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If you owe money to the Internal Revenue Service (IRS), you are probably looking for any possible way to resolve the matter or reduce the amount that you owe. In some situations, you may be able to request a refund or abatement of your tax debt. This can be done by filing a Form 843. This form can be used to request an abatement (an end or reduction) of certain types of taxes, fees, penalties,…
For many American taxpayers, April 15 is the worst day of the year. Beyond the drudgery of filling out forms and assembling documentation, these individuals know that they will have to write a big check to the Internal Revenue Service (IRS). So what happens if you owe more in taxes than you can pay on Tax Day? Fortunately, the IRS offers a program that allows taxpayers to pay their taxes off with monthly installments, instead…
If you’re like many Americans, you enjoy gambling. Perhaps you hit Atlantic City or even Vegas a few times a year, having fun while winning a few bucks. But how does your gambling affect your taxes? Gambling winnings are considered taxable income, which means that you must report them as such for purposes of both federal and state income taxes. To offset these winnings, you can list your annual gambling losses on Schedule A
It can happen to anyone. Getting behind on your taxes is a far too common occurrence. Yet tax debt can often be overwhelming, threatening your financial security and making it hard to keep up with your other bills. If you owe money to the Internal Revenue Service (IRS), there are options. In some situations, the IRS may forgive part of your outstanding tax debt. Generally, if you owe more money than you can…
Each year, individuals in the United States who hold foreign financial accounts are required to file a Report of Foreign Bank and Financial Accounts (FBAR). A failure to file when required to do so can lead to serious penalties. This may include substantial monetary fines as well as possible criminal charges. FBAR penalties are among the most serious of all consequences imposed by the IRS. If you have a financial interest in a…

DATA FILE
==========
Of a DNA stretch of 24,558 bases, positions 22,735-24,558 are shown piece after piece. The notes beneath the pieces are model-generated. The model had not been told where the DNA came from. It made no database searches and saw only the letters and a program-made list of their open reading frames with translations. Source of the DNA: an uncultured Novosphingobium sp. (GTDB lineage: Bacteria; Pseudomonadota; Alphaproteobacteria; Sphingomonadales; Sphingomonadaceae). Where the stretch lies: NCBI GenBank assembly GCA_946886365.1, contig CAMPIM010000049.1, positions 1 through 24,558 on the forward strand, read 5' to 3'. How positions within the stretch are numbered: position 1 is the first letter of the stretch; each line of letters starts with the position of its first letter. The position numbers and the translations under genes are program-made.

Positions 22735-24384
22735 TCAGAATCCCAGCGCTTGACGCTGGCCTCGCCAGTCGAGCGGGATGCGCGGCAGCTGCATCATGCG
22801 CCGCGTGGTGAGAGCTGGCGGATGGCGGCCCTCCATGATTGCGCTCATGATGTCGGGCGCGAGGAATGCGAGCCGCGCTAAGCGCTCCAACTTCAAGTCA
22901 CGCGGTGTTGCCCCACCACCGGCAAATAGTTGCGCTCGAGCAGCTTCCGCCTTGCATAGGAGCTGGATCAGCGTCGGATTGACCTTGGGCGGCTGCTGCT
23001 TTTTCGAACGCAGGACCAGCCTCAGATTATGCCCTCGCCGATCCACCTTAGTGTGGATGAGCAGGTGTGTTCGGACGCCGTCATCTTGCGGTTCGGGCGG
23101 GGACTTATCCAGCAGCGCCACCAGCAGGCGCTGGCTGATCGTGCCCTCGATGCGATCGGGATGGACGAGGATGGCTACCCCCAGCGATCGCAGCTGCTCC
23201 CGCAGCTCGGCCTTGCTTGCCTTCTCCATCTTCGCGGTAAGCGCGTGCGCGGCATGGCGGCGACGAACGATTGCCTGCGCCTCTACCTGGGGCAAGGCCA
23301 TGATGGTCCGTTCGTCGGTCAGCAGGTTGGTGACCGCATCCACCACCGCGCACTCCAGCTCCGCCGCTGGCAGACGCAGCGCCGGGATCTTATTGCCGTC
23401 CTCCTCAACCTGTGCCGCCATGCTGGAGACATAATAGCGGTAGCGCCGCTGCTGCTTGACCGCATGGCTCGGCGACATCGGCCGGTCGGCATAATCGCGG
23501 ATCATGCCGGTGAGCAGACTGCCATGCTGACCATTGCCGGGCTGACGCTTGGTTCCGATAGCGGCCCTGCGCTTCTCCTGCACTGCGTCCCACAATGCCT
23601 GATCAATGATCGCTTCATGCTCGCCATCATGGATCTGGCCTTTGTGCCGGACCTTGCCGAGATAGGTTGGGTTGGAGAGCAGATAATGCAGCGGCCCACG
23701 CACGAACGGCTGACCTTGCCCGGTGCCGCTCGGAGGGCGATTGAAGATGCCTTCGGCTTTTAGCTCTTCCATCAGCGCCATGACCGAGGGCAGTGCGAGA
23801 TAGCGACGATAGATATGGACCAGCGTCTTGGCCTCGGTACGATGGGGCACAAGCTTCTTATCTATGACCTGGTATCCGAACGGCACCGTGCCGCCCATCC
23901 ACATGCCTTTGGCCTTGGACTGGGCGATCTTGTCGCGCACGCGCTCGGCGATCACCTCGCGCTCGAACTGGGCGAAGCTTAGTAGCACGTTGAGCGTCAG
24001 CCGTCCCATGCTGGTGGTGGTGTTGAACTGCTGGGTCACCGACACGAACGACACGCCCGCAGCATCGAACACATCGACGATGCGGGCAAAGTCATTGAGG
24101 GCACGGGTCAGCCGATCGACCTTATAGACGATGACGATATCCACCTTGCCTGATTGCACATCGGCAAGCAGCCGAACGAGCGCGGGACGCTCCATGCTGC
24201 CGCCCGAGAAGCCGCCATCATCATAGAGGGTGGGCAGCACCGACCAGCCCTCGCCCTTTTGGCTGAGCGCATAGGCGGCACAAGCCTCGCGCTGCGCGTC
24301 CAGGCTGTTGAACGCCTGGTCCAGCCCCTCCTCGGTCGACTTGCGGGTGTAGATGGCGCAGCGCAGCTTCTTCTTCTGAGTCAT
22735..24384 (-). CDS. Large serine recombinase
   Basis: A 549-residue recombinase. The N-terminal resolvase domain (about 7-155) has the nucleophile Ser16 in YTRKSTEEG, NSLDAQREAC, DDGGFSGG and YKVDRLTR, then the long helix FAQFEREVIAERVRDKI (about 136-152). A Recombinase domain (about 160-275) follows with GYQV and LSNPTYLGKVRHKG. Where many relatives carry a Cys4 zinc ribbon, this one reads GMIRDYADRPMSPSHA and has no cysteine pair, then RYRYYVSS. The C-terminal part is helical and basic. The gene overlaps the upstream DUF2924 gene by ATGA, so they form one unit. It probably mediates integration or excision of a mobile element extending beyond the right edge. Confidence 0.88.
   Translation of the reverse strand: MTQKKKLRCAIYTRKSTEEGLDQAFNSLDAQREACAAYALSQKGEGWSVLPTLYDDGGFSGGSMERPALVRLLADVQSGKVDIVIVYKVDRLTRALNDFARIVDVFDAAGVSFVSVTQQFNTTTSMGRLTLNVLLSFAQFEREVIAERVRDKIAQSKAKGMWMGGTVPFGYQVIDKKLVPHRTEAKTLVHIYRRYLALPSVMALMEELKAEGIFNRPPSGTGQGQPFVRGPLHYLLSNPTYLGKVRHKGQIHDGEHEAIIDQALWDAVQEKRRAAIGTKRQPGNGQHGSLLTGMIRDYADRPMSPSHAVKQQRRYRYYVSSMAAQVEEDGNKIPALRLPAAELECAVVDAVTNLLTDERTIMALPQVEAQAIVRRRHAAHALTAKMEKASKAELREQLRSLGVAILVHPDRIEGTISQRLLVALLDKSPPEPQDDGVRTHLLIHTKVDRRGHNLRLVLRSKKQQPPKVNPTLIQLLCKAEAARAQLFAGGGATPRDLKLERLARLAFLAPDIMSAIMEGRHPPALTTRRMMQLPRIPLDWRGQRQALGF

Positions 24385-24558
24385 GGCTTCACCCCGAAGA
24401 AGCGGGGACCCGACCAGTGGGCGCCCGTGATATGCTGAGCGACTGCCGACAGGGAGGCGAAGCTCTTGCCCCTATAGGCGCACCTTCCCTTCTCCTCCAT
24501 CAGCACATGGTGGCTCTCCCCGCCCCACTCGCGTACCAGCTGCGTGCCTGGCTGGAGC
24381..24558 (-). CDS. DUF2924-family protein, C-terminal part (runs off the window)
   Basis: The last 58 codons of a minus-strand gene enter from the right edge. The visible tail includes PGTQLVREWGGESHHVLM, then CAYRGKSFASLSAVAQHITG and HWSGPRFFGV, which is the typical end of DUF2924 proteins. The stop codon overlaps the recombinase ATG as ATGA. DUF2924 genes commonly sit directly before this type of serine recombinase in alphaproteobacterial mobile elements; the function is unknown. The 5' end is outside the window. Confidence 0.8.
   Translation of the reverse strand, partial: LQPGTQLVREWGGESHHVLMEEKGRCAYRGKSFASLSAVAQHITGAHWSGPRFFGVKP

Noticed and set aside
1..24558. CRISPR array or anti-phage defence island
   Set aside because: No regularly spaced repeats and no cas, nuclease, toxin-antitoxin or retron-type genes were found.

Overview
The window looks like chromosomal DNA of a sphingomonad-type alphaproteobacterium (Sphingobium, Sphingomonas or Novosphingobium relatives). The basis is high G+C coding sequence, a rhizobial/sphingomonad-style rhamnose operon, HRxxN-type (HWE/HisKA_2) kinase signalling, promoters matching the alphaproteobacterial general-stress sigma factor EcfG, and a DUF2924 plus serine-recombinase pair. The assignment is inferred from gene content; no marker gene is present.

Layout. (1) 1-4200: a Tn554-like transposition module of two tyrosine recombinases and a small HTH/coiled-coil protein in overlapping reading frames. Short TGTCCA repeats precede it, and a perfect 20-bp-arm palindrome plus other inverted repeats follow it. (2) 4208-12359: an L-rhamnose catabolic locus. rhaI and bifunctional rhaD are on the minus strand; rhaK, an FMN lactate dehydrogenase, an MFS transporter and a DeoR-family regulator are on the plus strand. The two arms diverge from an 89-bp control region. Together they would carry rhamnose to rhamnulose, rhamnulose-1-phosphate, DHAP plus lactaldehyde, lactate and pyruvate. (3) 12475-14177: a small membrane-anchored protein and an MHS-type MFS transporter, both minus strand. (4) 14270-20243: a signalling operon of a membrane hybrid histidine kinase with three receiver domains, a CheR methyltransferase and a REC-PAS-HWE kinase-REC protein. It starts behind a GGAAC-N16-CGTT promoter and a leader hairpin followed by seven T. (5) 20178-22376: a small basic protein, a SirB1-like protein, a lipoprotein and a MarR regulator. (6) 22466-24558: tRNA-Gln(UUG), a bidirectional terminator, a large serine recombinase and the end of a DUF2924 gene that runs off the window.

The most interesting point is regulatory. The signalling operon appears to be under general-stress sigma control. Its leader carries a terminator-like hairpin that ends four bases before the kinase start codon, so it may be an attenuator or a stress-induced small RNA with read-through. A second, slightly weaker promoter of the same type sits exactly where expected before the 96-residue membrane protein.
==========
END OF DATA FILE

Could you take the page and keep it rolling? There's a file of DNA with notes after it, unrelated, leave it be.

Tax problems can happen to almost anyone. Perhaps you got behind on your estimated payments as a self-employed individual, or you withheld too little from your paycheck, and now owe thousands of dollars to the IRS. Whatever the case may be, if you are having trouble paying off your tax debt, you may be able to make an offer in compromise. An offer in compromise is an agreement between a taxpayer and the IRS to…
There are few things that are more intimidating than getting a letter from the IRS. When you see that envelope, you may be worried about an impending audit or that something is wrong with your taxes. If you owe back taxes, then the letter that you receive may be a notice that your property will be seized. IRS Notice LT-11 informs taxpayers that the IRS will seize their property or assets if they do not…
The IRS isn’t the only government entity that audits your tax return. The New Jersey Division of Taxation could opt to audit your state return, and the process can be equally stressful and complicated.  The statute of limitations for a state tax audit is four years instead of the three years that the IRS typically observes (with the exception of gross income tax, which is also three years). However, the statute of limitations does…
Paycheck Protection Program If your business is in immediate need of cash, the federal government has rolled out several different programs to assist businesses, one of which is the Paycheck Protection Program. The Paycheck Protection Program (“PPP”) is a federally guaranteed loan to businesses to pay their payroll and certain other operating expenses. PPP has received the most attention since the passage of the CARE Act, mainly because the loan can be forgiven. What Type…
When you can’t afford to pay your tax debt, the IRS relies on collection statement forms to determine if you are able to pay and, if so, what options are available to you. At present, it uses four forms: Form 433-A Form 433-B Form 433-F Form 433-H While all of them provide the IRS with insight into your financial situation, they are not identical. In this blog, we’ll review the differences between them, which will…